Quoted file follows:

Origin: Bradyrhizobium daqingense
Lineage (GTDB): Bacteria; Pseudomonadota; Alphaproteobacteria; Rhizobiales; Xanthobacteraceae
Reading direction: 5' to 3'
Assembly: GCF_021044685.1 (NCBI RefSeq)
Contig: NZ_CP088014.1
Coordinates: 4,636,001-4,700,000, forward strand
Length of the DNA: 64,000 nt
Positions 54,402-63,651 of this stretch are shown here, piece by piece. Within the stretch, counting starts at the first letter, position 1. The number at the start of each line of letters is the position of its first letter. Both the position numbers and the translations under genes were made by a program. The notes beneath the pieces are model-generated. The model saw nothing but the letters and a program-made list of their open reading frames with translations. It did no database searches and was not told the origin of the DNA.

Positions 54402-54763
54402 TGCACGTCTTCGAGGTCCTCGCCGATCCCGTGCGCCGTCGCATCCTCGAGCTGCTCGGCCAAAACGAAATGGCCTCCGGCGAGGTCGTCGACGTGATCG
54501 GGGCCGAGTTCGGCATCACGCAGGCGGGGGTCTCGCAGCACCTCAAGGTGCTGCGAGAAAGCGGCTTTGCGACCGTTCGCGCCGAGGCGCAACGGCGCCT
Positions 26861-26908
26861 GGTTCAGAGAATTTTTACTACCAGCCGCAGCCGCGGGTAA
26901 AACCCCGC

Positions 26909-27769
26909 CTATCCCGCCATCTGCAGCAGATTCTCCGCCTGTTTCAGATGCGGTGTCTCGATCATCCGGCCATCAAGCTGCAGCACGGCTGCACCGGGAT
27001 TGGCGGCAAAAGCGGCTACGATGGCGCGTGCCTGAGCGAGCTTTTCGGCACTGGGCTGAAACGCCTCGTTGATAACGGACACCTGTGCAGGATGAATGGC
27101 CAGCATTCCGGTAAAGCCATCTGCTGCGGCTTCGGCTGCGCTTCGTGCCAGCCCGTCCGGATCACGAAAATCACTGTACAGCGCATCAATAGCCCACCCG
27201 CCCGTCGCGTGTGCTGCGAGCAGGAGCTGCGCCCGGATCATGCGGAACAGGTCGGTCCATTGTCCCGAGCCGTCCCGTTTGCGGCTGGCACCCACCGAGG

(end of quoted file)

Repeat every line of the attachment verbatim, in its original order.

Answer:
Origin: Bradyrhizobium daqingense
Lineage (GTDB): Bacteria; Pseudomonadota; Alphaproteobacteria; Rhizobiales; Xanthobacteraceae
Reading direction: 5' to 3'
Assembly: GCF_021044685.1 (NCBI RefSeq)
Contig: NZ_CP088014.1
Coordinates: 4,636,001-4,700,000, forward strand
Length of the DNA: 64,000 nt
Positions 54,402-63,651 of this stretch are shown here, piece by piece. Within the stretch, counting starts at the first letter, position 1. The number at the start of each line of letters is the position of its first letter. Both the position numbers and the translations under genes were made by a program. The notes beneath the pieces are model-generated. The model saw nothing but the letters and a program-made list of their open reading frames with translations. It did no database searches and was not told the origin of the DNA.

Positions 54402-54763
54402 TGCACGTCTTCGAGGTCCTCGCCGATCCCGTGCGCCGTCGCATCCTCGAGCTGCTCGGCCAAAACGAAATGGCCTCCGGCGAGGTCGTCGACGTGATCG
54501 GGGCCGAGTTCGGCATCACGCAGGCGGGGGTCTCGCAGCACCTCAAGGTGCTGCGAGAAAGCGGCTTTGCGACCGTTCGCGCCGAGGCGCAACGGCGCCT
Positions 26861-26908
26861 GGTTCAGAGAATTTTTACTACCAGCCGCAGCCGCGGGTAA
26901 AACCCCGC

Positions 26909-27769
26909 CTATCCCGCCATCTGCAGCAGATTCTCCGCCTGTTTCAGATGCGGTGTCTCGATCATCCGGCCATCAAGCTGCAGCACGGCTGCACCGGGAT
27001 TGGCGGCAAAAGCGGCTACGATGGCGCGTGCCTGAGCGAGCTTTTCGGCACTGGGCTGAAACGCCTCGTTGATAACGGACACCTGTGCAGGATGAATGGC
27101 CAGCATTCCGGTAAAGCCATCTGCTGCGGCTTCGGCTGCGCTTCGTGCCAGCCCGTCCGGATCACGAAAATCACTGTACAGCGCATCAATAGCCCACCCG
27201 CCCGTCGCGTGTGCTGCGAGCAGGAGCTGCGCCCGGATCATGCGGAACAGGTCGGTCCATTGTCCCGAGCCGTCCCGTTTGCGGCTGGCACCCACCGAGG